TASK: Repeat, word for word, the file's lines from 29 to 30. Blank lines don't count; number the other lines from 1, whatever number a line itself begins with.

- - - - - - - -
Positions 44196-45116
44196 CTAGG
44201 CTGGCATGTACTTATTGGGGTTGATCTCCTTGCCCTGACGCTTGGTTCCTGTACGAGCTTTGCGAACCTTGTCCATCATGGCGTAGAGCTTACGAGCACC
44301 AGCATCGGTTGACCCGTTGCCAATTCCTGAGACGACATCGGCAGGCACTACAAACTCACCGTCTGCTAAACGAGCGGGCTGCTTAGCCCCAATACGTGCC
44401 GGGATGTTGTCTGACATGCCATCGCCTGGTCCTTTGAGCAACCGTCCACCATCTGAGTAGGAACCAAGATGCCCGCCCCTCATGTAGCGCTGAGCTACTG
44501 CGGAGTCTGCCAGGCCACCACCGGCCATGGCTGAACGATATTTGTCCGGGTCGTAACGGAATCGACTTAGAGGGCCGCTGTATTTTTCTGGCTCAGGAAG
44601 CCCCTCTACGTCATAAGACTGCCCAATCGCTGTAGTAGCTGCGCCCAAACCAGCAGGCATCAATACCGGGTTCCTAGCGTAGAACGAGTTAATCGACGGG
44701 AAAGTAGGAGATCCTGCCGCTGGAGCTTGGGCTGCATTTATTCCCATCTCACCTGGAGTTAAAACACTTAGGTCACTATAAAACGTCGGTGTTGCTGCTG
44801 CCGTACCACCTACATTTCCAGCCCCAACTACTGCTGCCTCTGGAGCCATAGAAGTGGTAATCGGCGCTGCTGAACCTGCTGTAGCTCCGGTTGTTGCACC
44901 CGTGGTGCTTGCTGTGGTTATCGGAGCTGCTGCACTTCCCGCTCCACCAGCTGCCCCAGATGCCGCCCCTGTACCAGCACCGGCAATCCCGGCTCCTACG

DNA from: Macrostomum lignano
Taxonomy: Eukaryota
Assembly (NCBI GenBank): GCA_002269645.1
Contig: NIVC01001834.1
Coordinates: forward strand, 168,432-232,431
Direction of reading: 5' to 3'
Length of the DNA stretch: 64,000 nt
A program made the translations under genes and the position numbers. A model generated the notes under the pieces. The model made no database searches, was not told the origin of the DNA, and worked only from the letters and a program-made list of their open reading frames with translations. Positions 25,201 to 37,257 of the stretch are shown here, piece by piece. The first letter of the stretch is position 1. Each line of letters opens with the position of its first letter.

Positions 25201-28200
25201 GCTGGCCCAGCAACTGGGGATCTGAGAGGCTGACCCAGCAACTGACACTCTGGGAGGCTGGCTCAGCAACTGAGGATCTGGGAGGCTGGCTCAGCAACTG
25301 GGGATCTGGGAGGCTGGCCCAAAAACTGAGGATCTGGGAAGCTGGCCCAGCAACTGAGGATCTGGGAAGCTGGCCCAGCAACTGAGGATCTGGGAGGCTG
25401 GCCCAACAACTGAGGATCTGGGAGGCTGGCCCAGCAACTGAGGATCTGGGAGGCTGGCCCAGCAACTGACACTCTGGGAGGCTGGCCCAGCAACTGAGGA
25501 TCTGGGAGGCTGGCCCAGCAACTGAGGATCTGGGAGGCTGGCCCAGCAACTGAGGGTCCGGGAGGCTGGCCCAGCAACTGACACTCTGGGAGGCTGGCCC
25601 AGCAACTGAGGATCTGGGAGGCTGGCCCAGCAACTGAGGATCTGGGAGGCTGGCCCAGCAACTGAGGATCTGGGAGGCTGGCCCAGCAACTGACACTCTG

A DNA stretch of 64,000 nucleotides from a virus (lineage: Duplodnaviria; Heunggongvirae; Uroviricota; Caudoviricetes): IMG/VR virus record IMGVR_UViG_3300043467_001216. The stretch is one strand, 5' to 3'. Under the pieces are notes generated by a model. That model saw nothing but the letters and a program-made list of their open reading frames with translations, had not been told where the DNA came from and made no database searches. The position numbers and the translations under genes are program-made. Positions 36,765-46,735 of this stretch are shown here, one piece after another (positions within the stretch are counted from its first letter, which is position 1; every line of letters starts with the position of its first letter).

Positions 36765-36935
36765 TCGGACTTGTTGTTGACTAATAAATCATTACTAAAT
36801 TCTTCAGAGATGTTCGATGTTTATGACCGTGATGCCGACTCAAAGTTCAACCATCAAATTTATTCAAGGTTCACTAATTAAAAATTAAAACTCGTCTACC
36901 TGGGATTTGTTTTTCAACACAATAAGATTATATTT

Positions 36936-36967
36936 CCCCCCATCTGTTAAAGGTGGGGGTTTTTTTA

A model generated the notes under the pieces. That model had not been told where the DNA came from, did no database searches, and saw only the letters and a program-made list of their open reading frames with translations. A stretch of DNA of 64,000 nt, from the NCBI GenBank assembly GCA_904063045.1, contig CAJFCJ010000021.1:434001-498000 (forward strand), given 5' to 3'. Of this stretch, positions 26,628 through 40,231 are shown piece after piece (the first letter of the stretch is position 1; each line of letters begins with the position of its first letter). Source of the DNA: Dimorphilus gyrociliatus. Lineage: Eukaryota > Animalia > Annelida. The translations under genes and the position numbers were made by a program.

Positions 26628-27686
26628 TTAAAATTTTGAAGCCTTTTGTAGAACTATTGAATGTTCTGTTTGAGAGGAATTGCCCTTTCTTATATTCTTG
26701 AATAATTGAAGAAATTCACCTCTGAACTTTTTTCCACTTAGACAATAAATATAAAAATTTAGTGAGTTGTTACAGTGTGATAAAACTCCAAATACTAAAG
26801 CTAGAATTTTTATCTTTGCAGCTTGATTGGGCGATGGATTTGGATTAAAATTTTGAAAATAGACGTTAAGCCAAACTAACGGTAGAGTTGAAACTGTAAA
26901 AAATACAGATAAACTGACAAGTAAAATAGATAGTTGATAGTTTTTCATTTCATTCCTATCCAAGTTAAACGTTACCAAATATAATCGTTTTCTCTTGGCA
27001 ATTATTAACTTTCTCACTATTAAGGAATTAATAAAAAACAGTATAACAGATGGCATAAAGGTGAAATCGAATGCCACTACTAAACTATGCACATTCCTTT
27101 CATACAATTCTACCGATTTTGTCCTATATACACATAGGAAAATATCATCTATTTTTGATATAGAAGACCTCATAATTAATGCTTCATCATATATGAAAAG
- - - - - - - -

36901 TGGGATTTGTTTTTCAACACAATAAGATTATATTT

Positions 36936-36967